A Brexit backlash is taking over the internet. A petition calling for parliament to revoke Article 50 – the rule which means the UK will leave the European Union on March 29 – and remain in the EU, has gained a huge number of signatures and keeps getting more supporters.
At the time of writing, signatories numbered 936,151, but the petition passed one million signatures at 2:54pm. A tweet from the Petitions Committee, a cross-party group of MPs appointed by House of Commons, revealed this to be the fastest rate of signing for any petition.
The petition’s initiator, former college lecturer Margaret Anne Georgiadou, told the BBC that she "became like every other Remainer – very frustrated that we've been silenced and ignored for so long”. For a month after the petition started, on February 20, it only slowly added signatures. But it became wildly popular last night, after Theresa May defiantly announced that she would not ask the EU for a long extension of the negotiating period, effectively making crashing out with no deal or accepting her deal with Europe the only options left.
"It's almost like a dam bursting, because we've been held back in a sense – it's almost like last chance saloon now," Georgiadou said. Between 08:00 and 09:00 today, the petition was being shared on Twitter at a rate of 567 tweets and retweets a minute, according to Pulsar, an audience intelligence platform. It spread worldwide as a top trending topic on Twitter.
"Content typically starts to go viral on Twitter, where the retweet button facilitates super-easy sharing," explains Jay Owens of Pulsar. "Facebook virality is a slower beast, as the feed is algorithmic and people usually won't see a friend's post for hours-to-a-day after it's been posted. However, as many more people use Facebook than Twitter, it ultimately takes the lead and drives the vast majority of signups." That's currently happening - though we're only on day one of virality.
The petition has crashed the UK parliament’s petitions website after receiving more than 900,000 signatures, most of those coming in just a few hours. It is far and away the site’s most-signed current petition, outstripping a request to ban Islamic State fighters from returning to the UK, which has around 582,000 signatures.
The speed of the petition’s spread has caught everyone off-guard – including the team behind the backend of the petitions website. According to Andrew White, chief technology officer of Unboxed, which built the website for parliament, the petitions website crashed because calculating the trending count (which shows how many signatures were added in the last hour) overloaded the database running the petition.
Around 60,000 signatures were being added to the petition every hour last night, while by mid-morning today that number had tripled to 180,000. Unboxed’s own website showing a map of the constituencies that have signed the petition is struggling under the load.
The Open Data Institute (ODI) Leeds has been digging into the demographic data of the petition (and others hosted on parliament’s website) before it went offline this morning. “We've found that some [petitions] are very popular in small areas,” says Tom Forth of ODI Leeds. “For example, petitions about protecting Staffordshire Bull Terriers are popular in Staffordshire.”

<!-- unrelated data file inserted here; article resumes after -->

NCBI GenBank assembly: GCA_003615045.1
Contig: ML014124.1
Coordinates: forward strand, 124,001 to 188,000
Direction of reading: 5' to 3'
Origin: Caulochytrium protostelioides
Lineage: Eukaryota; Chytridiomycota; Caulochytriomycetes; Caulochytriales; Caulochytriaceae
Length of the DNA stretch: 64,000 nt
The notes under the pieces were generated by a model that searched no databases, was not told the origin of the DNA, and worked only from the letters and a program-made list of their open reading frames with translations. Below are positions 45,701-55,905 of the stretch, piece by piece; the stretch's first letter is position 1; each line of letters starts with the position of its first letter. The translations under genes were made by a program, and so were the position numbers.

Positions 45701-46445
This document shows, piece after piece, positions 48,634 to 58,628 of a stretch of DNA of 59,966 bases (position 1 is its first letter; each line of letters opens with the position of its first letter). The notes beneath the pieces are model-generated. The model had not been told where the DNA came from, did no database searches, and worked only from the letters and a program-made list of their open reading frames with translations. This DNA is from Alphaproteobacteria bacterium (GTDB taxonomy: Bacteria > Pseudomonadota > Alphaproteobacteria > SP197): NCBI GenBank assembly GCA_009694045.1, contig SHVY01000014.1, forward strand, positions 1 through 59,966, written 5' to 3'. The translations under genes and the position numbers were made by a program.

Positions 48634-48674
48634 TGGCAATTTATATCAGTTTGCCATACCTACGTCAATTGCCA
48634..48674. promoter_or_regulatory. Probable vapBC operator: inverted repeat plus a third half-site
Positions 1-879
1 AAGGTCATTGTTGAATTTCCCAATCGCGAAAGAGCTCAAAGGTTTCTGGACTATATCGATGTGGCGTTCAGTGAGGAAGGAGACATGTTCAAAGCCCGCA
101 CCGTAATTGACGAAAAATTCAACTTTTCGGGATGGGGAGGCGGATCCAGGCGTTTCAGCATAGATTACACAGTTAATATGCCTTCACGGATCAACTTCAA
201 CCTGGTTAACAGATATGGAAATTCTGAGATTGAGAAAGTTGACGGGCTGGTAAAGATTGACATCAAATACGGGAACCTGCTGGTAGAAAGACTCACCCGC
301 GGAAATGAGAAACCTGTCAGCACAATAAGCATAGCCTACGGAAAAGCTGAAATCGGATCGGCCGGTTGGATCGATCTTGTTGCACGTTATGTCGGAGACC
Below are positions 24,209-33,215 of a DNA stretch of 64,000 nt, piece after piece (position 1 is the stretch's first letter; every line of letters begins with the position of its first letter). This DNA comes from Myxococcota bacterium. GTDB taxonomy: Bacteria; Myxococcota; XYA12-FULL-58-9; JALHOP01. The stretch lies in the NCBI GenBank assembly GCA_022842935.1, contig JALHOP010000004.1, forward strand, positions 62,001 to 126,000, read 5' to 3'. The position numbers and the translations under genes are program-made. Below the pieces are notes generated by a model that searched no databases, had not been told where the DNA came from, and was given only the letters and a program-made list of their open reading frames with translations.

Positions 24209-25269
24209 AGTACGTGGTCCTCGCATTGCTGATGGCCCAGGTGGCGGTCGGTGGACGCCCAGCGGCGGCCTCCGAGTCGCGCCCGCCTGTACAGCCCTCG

The latest petition to revoke Article 50 is popular in remain-voting areas, particularly London, Bristol West, Cambridge and Manchester. The "Leave the EU without a deal in March 2019" petition, set up late last year, has proven popular in leave-voting areas, including the north of England. Key constituencies with the highest number of signatories include Boston and Skegness, and Folkestone and Hythe. Forth points out that the two are polar opposites in terms of the majority of signatories. The no-deal petition, which closes early in April, only has around 370,000 signatures – less than half the amount the new petition does.
No parliamentary petition verifies whether a signatory’s identity or location are correct, though only a handful of obviously joke signatures (including from North Korea) have been found among the hundreds of thousands of respondents to the Article 50 revocation petition.
The petition has had a relatively slow burn, but has recently been bolstered by social media, says Owens. Pulsar data shows that the petition has been shared 212,000 times on Twitter from its launch through until 12:00 today, and 603,000 times on Facebook. More people have shared the petition than signed it in part due to the friction required to complete it. “It's quicker to share the petition than to actually sign it,” Owens says. “Actual signups are likely to lag the social media sharing by minutes or hours, as a consequence,” she says, “but this means we're likely to see continued petitions growth over the course of the day.”
The top referrers to the petition via social media are Brian Cox, Hugh Grant and Heidi Allen, according to Crowdtangle data. But other people are sharing it on “dark social” platforms that can’t be easily tracked, such as email and WhatsApp.
“Signing an online petition can be argued to be ‘clicktivism’ and largely symbolic,” Owens says. “The parliamentary debate this will generate is unlikely to be the deciding vote, let's be honest. However, there could be some interesting consequences nonetheless.”
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